Recently, I released a video where I touched on the fact that Gillette released a new commercial that directly addressed toxic masculinity, asking men to do better and the reaction that a lot of people, mostly men, had to it.
As it turns out, I have a lot more to say about it because, well, it’s made people lose their goddamn monkey minds. This is an ad that is literally just saying “hey, men can do better” and people are acting as though this was the announcement that XY chromosomes have been made illegal and having chest hair means that you’re going to get rounded up to camps.
Now sure, there’re always going to be the outrage merchants whose brand is literally “I’m threatened by change and angry at literally everything that’s even slightly different than me”, the ones who had to work to miss the point of the ad because they have one note and they’re sticking to it and of course the people who think “hey, it’s good to be kind to one another” is the sort of thing that people only say for social brownie points and really want to you to not notice that complaining about so-called virtue signaling is, in and of itself, a form of virtue signalling.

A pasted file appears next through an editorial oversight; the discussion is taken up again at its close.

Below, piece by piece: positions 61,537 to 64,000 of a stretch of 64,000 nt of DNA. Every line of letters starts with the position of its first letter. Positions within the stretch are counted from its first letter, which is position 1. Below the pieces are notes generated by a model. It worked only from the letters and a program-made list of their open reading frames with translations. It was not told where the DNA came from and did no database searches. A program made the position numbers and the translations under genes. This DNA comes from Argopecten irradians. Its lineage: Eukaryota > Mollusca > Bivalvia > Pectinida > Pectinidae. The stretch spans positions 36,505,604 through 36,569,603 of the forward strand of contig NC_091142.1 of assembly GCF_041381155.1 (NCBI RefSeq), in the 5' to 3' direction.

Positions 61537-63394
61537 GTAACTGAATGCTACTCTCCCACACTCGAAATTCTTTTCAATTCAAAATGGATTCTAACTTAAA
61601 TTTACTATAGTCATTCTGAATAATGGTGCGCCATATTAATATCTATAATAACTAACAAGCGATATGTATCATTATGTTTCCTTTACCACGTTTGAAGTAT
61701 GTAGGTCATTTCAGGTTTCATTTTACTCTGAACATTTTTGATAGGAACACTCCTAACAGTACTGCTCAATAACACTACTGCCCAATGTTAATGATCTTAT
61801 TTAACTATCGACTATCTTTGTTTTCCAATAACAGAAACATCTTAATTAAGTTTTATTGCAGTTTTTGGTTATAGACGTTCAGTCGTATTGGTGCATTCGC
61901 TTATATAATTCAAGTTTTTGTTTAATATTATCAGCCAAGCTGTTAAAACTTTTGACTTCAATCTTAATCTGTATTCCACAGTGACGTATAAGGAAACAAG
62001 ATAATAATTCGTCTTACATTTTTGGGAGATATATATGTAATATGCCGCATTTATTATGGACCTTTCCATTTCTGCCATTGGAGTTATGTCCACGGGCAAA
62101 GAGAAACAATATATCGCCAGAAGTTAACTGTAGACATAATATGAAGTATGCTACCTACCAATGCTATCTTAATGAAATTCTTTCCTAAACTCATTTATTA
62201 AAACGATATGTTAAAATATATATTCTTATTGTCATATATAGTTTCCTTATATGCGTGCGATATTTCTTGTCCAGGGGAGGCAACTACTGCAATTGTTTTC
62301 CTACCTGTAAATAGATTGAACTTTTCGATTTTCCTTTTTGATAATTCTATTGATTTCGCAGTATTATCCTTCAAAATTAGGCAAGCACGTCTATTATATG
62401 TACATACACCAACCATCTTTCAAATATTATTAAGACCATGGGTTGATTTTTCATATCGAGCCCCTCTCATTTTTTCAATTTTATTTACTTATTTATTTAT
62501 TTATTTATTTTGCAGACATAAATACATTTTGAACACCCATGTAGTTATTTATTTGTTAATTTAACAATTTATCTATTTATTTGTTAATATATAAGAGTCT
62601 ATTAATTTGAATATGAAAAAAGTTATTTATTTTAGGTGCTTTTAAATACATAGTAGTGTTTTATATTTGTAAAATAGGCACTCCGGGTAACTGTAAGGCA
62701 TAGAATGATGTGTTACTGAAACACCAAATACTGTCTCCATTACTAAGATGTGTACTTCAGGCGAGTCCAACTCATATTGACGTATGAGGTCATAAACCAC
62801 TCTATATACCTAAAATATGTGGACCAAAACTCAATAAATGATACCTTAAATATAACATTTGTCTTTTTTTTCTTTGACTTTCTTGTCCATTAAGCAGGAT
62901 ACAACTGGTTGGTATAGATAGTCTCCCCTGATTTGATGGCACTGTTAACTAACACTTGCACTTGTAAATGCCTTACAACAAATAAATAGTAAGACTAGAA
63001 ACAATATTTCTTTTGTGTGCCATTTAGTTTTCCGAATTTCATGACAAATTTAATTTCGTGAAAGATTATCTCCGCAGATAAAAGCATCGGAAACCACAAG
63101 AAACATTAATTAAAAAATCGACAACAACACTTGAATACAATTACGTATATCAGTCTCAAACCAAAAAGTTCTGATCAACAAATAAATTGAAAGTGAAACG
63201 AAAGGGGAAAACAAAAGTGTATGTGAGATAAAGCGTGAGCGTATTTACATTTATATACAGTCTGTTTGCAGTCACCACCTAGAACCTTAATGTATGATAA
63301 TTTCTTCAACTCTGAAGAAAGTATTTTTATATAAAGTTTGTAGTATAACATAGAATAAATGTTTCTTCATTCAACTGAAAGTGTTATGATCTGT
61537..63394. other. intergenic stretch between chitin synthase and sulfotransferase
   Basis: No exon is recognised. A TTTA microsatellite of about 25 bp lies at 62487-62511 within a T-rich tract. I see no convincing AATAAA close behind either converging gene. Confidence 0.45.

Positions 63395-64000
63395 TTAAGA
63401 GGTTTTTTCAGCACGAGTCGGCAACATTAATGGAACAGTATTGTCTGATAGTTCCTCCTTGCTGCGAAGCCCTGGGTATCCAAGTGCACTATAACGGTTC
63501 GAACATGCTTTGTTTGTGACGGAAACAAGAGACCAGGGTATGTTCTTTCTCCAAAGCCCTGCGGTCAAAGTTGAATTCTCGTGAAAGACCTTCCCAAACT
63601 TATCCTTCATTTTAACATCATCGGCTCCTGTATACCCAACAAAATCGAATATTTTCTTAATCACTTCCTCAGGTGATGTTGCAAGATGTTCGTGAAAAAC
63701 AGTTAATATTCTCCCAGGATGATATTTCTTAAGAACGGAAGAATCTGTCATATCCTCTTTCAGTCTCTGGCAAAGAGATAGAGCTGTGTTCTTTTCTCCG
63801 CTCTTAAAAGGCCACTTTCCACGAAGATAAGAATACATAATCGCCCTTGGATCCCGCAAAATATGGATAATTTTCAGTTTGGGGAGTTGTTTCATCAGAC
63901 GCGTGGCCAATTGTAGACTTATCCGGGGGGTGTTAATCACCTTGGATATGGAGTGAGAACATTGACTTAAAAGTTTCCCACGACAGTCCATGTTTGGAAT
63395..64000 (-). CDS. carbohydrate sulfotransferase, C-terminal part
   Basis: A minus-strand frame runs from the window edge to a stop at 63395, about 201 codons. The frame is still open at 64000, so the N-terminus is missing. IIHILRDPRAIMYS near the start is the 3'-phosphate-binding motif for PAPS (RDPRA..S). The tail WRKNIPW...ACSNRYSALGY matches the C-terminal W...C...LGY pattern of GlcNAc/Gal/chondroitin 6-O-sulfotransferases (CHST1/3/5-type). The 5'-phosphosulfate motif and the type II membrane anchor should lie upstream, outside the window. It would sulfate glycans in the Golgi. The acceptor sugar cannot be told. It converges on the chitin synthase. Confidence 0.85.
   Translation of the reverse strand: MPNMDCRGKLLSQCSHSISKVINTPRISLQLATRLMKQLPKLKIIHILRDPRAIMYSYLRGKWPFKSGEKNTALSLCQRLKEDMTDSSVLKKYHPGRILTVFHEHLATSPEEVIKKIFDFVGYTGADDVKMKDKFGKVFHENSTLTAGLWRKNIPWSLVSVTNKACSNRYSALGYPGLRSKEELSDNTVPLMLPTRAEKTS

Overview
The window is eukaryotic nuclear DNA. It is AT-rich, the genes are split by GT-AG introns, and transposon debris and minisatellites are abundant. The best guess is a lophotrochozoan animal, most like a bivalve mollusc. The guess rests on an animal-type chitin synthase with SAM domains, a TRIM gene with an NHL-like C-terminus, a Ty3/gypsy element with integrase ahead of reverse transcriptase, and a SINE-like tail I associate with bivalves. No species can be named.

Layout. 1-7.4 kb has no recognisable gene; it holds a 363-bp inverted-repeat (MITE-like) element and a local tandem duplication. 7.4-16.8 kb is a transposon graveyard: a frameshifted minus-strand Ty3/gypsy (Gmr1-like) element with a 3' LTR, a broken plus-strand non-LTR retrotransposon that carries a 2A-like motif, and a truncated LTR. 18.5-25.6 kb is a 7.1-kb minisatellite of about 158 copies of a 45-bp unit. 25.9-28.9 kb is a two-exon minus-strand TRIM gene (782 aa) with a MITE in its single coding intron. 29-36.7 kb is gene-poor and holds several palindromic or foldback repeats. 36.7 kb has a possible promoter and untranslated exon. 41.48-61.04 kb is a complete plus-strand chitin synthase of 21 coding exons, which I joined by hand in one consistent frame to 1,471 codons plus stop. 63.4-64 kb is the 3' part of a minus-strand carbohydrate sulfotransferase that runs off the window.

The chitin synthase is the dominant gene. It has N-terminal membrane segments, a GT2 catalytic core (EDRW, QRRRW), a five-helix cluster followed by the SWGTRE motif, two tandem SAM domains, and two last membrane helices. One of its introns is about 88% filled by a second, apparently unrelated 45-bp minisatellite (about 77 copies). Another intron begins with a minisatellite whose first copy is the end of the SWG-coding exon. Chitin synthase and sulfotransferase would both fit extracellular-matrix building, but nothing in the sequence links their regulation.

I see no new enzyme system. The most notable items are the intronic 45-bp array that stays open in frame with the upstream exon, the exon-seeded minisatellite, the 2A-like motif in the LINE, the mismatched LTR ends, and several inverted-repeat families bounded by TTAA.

Although I have to admit, my personal favorite are the folks who want to bring up the current right-wing boogeyman “cultural marxism”.
I mean, I appreciate it because when someone drops that phrase, they’re signaling that either they’re taking their political philosophy from nazis or 4chan and either way, you no longer have to take them seriously.
And of course, there’s always the folks who basically look for anything to get angry about and reaffirm their own shaky sense of masculinity by throwing around “faggot” and “soy boy” to the point that you could write a troll-farm bot to do it for you with 100% accuracy.
Because let’s be honest here: the outrage isn’t just disproportionate to the supposed offense, it’s overblown to the point that if all you did was look at the comments on Twitter or the YouTube channel, you could be forgiven for thinking that the video was about drowning puppies.